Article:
We are hosting the VGC National Rally at the Mynd this year and this is a great opportunity for our members intending to fly in the Olympian competition to get in some practice in their wooden gliders beforehand. Those of us that fly both wood and plastic (I don’t any longer but started on Skylarks) will know that the lower performance of the wooden glider requires a very different approach to flight planning and completing a task. During the VGC Rally we will be setting tasks on all suitable days and there will be plenty of willing people around to help with retrieves if needed. So why not register to attend the rally and blow the cobwebs out of your pride and joy.
BGA Conference and AGM
The BGA AGM will be held on the afternoon of Saturday 29th February 2020 at the Nottingham Belfry Hotel. If you haven’t been to a BGA Conference or AGM before I highly recommend it as a place to meet lots of other glider pilots, talk with people from other clubs, learn what the BGA does and is doing right now to protect our flying interests and to see all the latest stuff in the trade show as well as new glider types on display. It costs nothing to attend and there is usually a goody bag on registration. I will be attending in order to vote on behalf of our members at the AGM. I have available copies of the Agenda, the Minutes of the 2019 AGM, the BGA Annual Report, the BGA Final Accounts, the budget for 2020-21 and a proposed change to the Operational Regulations concerning Passenger Flying. If you would like to see any of them you can obtain them from the BGA or drop me an email at email@example.com and I will forward copies on to you.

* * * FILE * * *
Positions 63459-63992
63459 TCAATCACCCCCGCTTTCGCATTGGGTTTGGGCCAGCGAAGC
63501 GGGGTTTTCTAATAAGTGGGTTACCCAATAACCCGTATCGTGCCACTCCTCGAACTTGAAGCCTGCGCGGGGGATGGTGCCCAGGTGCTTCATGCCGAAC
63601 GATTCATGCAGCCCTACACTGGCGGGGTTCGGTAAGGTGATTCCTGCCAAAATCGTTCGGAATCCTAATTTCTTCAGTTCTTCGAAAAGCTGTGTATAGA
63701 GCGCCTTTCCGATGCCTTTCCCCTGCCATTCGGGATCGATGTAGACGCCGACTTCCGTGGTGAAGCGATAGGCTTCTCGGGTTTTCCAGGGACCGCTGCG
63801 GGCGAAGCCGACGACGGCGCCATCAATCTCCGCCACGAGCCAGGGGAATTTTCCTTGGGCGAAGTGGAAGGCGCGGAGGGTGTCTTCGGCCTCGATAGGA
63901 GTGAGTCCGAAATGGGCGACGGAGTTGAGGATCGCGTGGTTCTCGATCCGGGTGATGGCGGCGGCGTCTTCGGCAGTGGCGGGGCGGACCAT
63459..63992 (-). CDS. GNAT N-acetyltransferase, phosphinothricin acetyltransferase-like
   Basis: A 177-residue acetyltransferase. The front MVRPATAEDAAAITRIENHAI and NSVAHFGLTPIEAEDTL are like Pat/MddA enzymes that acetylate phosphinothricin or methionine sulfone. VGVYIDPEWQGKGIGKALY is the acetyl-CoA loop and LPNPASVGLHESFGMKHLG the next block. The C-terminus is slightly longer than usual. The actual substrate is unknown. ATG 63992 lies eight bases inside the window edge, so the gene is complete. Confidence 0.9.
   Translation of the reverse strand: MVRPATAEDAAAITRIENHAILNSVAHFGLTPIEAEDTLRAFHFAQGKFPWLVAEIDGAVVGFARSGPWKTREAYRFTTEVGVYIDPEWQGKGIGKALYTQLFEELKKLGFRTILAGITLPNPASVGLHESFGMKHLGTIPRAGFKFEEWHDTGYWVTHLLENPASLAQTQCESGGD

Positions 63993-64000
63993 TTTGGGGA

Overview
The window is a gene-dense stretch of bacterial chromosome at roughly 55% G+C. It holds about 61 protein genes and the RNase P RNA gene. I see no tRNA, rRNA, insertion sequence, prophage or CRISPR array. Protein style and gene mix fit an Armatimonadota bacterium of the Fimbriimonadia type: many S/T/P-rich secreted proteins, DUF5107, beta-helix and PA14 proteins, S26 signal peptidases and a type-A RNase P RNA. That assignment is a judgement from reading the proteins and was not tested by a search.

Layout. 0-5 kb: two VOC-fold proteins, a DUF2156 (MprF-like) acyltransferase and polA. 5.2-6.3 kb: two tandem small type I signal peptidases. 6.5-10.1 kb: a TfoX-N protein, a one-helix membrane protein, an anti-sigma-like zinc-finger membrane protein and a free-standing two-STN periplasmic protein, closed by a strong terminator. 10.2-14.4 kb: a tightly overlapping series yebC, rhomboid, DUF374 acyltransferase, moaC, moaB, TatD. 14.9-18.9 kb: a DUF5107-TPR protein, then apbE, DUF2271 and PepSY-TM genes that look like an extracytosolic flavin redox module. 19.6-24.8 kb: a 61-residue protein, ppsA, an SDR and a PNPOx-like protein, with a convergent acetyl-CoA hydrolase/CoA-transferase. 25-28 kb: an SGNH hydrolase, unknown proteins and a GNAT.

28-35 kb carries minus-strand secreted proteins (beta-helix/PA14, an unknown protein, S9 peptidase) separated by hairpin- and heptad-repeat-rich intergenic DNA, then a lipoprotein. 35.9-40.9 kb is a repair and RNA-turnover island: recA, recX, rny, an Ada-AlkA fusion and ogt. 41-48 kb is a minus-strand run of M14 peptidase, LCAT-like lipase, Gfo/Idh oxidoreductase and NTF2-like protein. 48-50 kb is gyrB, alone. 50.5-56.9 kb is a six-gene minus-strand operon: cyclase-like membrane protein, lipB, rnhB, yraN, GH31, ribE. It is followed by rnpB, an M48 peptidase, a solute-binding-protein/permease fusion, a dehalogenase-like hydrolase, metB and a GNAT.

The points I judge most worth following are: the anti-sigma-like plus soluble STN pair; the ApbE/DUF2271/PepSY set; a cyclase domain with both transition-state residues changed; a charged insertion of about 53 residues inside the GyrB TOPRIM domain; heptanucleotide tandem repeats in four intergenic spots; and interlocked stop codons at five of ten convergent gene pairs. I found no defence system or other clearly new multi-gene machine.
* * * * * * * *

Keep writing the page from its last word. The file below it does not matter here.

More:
I received the following from the BGA a few days ago and think it worth reproducing here:
‘As you will be aware, all qualified glider pilots flying EASA sailplanes including powered sailplanes (which include TMGs) will be required by law to hold an EASA pilots licence and medical certificate from 8 April 2021. We currently expect this to remain the case regardless of the terms under which the UK leaves the EU. We are planning accordingly. While the new sailplane licensing rules are reasonably straightforward, the LAPL or class 2 medical certificate requirement is a key issue. Whilst many pilots may choose to hold a medical certificate, the BGA and the CAA recognise that the requirement is proven to be disproportionate for air sport and therefore promote and support the use of medical self-declaration where possible.